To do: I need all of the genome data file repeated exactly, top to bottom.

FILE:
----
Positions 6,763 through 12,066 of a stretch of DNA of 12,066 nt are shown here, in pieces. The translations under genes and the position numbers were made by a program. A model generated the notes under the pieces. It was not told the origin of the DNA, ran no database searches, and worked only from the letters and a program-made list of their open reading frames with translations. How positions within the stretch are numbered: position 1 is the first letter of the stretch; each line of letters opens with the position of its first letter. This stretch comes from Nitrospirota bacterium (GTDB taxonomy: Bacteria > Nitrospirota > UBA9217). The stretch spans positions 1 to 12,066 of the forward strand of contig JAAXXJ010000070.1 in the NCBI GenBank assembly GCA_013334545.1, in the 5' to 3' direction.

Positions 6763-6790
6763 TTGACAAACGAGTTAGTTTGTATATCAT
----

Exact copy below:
Positions 6,763 through 12,066 of a stretch of DNA of 12,066 nt are shown here, in pieces. The translations under genes and the position numbers were made by a program. A model generated the notes under the pieces. It was not told the origin of the DNA, ran no database searches, and worked only from the letters and a program-made list of their open reading frames with translations. How positions within the stretch are numbered: position 1 is the first letter of the stretch; each line of letters opens with the position of its first letter. This stretch comes from Nitrospirota bacterium (GTDB taxonomy: Bacteria > Nitrospirota > UBA9217). The stretch spans positions 1 to 12,066 of the forward strand of contig JAAXXJ010000070.1 in the NCBI GenBank assembly GCA_013334545.1, in the 5' to 3' direction.

Positions 6763-6790
6763 TTGACAAACGAGTTAGTTTGTATATCAT